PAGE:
The U.S. Department of Health and Human Services has named July as Ultraviolet (UV) Safety Month. Overexposure to UV rays can cause numerous health issues. In addition to the risk of skin cancer, UV rays can cause macular degeneration, cataracts, skin growths, and suppression of the immune system. This month we spread awareness about how to protect yourself against the effects of UV radiation exposure.
What Is UV Radiation?
Most individuals don’t realize that UV light is a form of radiation. By definition, radiation is the emission of energy from any source. Radiation has many different types, but UV radiation is a form of electromagnetic radiation. The main source of UV radiation is the sun, although it can come from man-made sources such as tanning beds and welding torches. Radiation exists across a spectrum from very high energy, such as x-rays and gamma rays, to very low energy, such as radio waves. UV rays have more energy than visible light, but not as much energy as x-rays.
UV radiation is at its highest when and where the sun’s rays are the strongest. This means that UV levels will be highest around noon on a clear sunny day, even more so during the summer months. UV levels will also be highest near surfaces that reflect sunlight, such as snow or sand, and it’s more pervasive at higher altitudes.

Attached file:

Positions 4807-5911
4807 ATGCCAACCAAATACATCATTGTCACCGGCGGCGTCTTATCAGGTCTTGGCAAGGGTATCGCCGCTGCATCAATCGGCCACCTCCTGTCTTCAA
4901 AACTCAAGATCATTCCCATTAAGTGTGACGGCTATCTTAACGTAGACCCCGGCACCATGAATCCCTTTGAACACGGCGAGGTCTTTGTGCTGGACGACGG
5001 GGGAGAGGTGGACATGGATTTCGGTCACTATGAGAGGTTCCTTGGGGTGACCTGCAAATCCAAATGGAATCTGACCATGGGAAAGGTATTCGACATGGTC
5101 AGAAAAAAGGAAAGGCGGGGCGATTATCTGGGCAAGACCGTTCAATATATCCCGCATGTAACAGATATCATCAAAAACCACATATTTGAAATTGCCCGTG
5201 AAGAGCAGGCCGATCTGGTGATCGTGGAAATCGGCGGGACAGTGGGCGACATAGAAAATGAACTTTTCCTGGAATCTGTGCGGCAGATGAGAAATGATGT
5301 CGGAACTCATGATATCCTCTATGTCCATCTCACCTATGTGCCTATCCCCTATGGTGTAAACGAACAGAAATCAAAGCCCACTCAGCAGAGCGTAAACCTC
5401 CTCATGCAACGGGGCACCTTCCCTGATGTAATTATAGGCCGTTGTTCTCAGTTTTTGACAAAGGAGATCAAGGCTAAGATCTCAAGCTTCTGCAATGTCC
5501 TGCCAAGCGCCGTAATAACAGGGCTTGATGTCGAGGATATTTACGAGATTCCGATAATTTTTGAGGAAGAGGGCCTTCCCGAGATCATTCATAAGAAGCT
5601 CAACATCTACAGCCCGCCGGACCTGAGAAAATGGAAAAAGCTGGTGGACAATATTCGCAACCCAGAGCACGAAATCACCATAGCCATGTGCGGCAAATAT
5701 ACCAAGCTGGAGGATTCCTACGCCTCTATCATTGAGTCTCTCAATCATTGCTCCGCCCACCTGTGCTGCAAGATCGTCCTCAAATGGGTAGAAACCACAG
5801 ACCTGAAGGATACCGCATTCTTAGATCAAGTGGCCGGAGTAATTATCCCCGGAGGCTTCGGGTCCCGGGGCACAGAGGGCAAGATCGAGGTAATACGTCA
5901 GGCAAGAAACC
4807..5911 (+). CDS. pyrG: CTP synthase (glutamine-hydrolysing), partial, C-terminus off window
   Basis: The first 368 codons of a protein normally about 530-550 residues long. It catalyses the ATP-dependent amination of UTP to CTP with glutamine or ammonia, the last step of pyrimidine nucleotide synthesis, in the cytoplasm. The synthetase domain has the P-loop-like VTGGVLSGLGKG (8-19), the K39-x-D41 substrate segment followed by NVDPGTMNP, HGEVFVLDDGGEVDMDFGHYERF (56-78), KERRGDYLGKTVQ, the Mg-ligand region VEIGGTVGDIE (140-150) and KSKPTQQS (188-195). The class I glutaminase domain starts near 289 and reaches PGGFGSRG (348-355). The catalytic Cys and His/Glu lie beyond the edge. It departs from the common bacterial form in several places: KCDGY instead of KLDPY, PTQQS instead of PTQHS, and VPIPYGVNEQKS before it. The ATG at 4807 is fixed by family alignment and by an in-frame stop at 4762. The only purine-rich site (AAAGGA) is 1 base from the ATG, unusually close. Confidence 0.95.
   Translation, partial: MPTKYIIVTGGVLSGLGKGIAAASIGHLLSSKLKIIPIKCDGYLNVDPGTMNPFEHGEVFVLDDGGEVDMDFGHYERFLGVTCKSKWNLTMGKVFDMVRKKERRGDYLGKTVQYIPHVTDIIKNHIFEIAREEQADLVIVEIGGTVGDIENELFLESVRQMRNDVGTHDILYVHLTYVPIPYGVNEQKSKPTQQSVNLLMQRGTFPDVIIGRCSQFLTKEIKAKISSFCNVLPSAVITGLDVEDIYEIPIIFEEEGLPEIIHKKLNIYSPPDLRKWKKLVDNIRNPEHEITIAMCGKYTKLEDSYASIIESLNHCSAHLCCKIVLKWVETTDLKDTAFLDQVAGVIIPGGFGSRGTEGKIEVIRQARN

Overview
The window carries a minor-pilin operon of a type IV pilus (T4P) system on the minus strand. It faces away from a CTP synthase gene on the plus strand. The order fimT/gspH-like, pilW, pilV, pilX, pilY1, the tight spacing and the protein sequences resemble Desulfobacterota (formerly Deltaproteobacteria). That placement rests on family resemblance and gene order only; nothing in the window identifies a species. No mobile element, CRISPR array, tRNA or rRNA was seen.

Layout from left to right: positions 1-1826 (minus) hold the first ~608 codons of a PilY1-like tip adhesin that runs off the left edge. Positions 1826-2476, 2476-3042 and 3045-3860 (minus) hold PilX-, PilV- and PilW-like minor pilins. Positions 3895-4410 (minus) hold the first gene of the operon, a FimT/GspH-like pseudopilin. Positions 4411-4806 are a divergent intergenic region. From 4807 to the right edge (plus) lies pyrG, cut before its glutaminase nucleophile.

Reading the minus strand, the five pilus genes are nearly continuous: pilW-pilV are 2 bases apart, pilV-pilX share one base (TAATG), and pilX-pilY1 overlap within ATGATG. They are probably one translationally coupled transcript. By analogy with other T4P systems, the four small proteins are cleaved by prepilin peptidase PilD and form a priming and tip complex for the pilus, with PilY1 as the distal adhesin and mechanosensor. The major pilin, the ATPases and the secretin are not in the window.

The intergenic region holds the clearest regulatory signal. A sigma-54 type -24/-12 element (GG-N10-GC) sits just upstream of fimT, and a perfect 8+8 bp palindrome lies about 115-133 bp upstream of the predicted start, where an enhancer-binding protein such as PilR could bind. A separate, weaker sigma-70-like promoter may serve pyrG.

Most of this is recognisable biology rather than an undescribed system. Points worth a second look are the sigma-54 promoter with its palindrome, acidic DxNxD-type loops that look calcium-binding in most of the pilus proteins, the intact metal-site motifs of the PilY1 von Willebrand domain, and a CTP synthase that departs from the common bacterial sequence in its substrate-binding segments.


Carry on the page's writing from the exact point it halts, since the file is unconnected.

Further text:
Risk Factors for Harmful Effects of UV Radiation:
People of all skin colors are potentially at risk for sunburn and other harmful effects of UV radiation, so always protect yourself. Be especially careful if you have:
- pale skin
- blond, red, or light brown hair
- been treated for skin cancer
- a family member who has had skin cancer
If you take medications, ask your health care professional about sun-care precautions. Some medications may increase sun sensitivity. Even on an overcast day, up to 80 percent of the sun’s UV rays can get through the clouds. Stay in the shade as much as possible.
The FDA is committed to ensuring that safe and effective sunscreen products are available for consumer use. Because the body of scientific evidence linking UVA exposure to skin cancers and other harms has grown significantly in recent years, in a 2019 proposed rule on sunscreens, the FDA recommended a new requirement that all sunscreen products with SPF values of 15 and above must be broad spectrum, and that as the SPF of these products increases, broad spectrum protection increases as well. The FDA also proposed changes to the labeling of SPF values to make it easier for consumers to compare and choose sunscreen, and to raising the maximum proposed SPF value from SPF 50+ to SPF 60+.
How Does UV Radiation Affect Skin Cancer?
One the most dangerous sources of UV radiation is artificial UV lights like the type found in indoor tanning beds. The amount and type of UV radiation depends on the specific lamps used in the bed, how long a person stays in the bed, and how many times the person uses it. Most modern UV tanning beds emit mostly UVA rays, with the rest being UVB. The American Academy of Dermatology reports that indoor tanning may be responsible for an estimated 400,000 cases of skin cancer in the United States annually.